Malaria is a parasitic disease that is transmitted by mosquitoes. It is caused by a species of parasite known as Plasmodium of which 4 types may cause malaria. Healthy individuals may get infected through mosquito bites if the mosquito had previously fed on the blood of an infected person. Repeated bouts of high fever along with shivering are typical symptoms of malaria.

Warmer areas, with stagnant water bodies that are favorable for mosquitoes, are the worst affected regions. Although considered curable, repeated episodes and delayed treatment may cause malaria to become fatal. Almost a million people worldwide die every year due to this disease. Owing to the increasing resistance of malaria-causing mosquitoes towards insecticides, the disease may become an uncontrolled epidemic.


The female Anopheles mosquito requires human blood proteins for its egg formation. While feeding on the blood of an infected individual, the mosquito picks up pathogen. When this infected mosquito bites a person, the Plasmodium parasite is released into the bloodstream along with its saliva.

The mosquito carries the infective stage of Plasmodium (sporozoite) and transmits it to humans. The parasite enters the bloodstream and is passed into liver to complete its stages of development. Once mature, these parasites (merozoites) are released into the bloodstream again which then infect red blood cells, where they divide and multiply. The infected red blood cells rupture within 48 to 72 hours to release the infective parasitic forms.

Although malaria is not contagious, contact with the blood of the infected person during blood transfusions, organ transplantation or sharing used needles may transmit the disease to healthy individuals. Young children and people having a compromised immune system are more prone to malarial infections. An unborn child could also contract congenital malaria from the infected pregnant mother.


Typical malarial symptoms become evident within 3 to 7 days after infection. However, there are certain Plasmodium types (P. vivax and P. ovale) that lay dormant in the liver and causes infection at a later stage.

Common early symptoms include:

  • High fever
  • Chills and shivering
  • Mild to severe headache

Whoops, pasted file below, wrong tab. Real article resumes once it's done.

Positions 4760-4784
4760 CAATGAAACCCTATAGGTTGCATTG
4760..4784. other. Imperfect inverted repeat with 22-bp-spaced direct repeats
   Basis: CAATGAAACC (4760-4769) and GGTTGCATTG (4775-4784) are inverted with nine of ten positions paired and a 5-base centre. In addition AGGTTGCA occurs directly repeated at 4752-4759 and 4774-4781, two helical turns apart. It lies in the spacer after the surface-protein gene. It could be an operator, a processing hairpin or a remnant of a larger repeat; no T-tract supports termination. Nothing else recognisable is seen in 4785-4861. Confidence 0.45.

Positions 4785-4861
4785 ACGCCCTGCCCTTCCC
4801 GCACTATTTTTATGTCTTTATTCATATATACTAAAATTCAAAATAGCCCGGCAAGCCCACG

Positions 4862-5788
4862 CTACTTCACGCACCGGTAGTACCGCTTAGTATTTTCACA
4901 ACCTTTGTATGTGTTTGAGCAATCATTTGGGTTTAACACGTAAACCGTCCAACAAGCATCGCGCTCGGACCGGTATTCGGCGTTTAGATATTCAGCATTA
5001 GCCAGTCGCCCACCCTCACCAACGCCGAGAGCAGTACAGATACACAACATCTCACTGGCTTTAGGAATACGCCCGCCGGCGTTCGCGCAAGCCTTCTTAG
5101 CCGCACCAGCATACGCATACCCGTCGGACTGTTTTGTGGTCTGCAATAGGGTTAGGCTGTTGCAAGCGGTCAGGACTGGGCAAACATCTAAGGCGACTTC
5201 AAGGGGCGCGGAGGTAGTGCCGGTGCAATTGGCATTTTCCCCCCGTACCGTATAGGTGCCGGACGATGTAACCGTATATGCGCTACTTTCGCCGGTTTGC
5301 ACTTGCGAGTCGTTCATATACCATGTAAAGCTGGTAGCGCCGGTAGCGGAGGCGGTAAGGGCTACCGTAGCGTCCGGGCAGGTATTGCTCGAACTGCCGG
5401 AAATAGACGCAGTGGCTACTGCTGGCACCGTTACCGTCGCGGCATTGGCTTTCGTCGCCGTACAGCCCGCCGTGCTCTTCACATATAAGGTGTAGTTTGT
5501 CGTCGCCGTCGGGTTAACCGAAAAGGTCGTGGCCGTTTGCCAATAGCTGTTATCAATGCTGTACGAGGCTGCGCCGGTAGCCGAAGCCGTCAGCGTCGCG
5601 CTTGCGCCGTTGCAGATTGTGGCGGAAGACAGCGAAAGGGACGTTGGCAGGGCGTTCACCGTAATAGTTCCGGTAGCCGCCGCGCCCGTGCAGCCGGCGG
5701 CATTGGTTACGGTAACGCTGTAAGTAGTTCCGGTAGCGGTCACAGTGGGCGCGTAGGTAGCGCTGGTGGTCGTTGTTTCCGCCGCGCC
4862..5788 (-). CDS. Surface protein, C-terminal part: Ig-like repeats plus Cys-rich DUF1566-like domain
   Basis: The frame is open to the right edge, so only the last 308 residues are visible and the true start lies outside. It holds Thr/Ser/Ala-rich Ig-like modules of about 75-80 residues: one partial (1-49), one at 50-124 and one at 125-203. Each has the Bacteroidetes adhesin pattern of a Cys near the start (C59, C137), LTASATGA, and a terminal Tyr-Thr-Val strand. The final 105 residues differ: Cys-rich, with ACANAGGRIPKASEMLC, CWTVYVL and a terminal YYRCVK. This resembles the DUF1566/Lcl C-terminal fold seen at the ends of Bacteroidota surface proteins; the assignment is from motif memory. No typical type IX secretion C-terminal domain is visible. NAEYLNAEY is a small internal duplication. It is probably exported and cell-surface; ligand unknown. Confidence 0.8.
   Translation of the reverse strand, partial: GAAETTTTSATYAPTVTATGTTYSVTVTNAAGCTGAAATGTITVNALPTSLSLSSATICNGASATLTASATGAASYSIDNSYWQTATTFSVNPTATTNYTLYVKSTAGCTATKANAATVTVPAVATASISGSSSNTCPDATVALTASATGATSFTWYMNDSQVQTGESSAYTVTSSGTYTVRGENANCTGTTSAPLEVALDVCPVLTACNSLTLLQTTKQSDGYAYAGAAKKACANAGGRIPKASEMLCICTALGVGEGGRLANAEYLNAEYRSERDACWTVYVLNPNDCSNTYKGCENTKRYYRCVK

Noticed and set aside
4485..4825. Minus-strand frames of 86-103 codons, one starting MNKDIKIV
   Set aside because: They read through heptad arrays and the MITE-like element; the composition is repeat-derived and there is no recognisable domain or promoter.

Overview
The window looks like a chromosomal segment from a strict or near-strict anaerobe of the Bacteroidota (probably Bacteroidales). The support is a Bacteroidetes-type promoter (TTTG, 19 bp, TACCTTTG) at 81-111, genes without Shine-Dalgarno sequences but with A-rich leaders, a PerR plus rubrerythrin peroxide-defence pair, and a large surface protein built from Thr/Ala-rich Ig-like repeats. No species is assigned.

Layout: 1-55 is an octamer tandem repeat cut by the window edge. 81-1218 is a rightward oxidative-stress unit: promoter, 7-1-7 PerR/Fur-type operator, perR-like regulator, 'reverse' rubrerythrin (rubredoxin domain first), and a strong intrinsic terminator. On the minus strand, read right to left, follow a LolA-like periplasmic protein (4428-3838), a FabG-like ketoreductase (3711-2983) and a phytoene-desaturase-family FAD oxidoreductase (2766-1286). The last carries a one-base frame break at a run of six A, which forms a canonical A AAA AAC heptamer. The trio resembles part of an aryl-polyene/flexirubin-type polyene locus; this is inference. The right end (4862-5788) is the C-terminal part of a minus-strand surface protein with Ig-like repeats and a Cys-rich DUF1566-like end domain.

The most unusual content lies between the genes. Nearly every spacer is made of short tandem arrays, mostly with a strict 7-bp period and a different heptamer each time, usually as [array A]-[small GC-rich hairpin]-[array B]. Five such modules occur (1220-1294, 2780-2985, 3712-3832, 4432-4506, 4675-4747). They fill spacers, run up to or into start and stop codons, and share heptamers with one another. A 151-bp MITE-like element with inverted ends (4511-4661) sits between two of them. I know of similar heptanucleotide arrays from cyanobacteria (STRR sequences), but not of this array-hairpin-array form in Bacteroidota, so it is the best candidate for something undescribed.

• Nausea and vomiting

These symptoms have a cyclic presentation. They usually appear at a particular time of the day. The severity and duration of symptoms often depend on the stage of disease.

Later on, the symptoms may become gravid leading to:

  • Muscle pain
  • Back pain
  • Enlarged spleen
  • Enlarged liver

Malaria caused by Plasmodium falciparum, called falciparum malaria, leads to more severe symptoms as it typically affects the brain and its associated functions. Damage of red blood cells often reduces their number in the bloodstream, precipitating anemic conditions.

Malaria can be diagnosed with a blood tests along with the typical symptoms and the finding of an enlarged and spleen.


Proper treatment administered within 24 hours of the appearance of first symptoms offer complete recovery in most malarial forms. However, falciparum malaria needs immediate hospitalization and in some cases can become medical emergency.


  • Quinone derivatives like choloroquine and primaquine are most widely used anti-malarial drugs.
  • Other drugs include artemisin derivatives, malarone and doxycycline.
  • Often a combination of quinine and antibiotics like doxycycline or tetracycline is also recommended.


Infection can be prevented by:

  • Avoiding mosquito bites by keeping the body covered and using mosquito nets
  • Controlling mosquito population around our habitats
  • Preventive medications that hampers growth of the parasite, even upon infection


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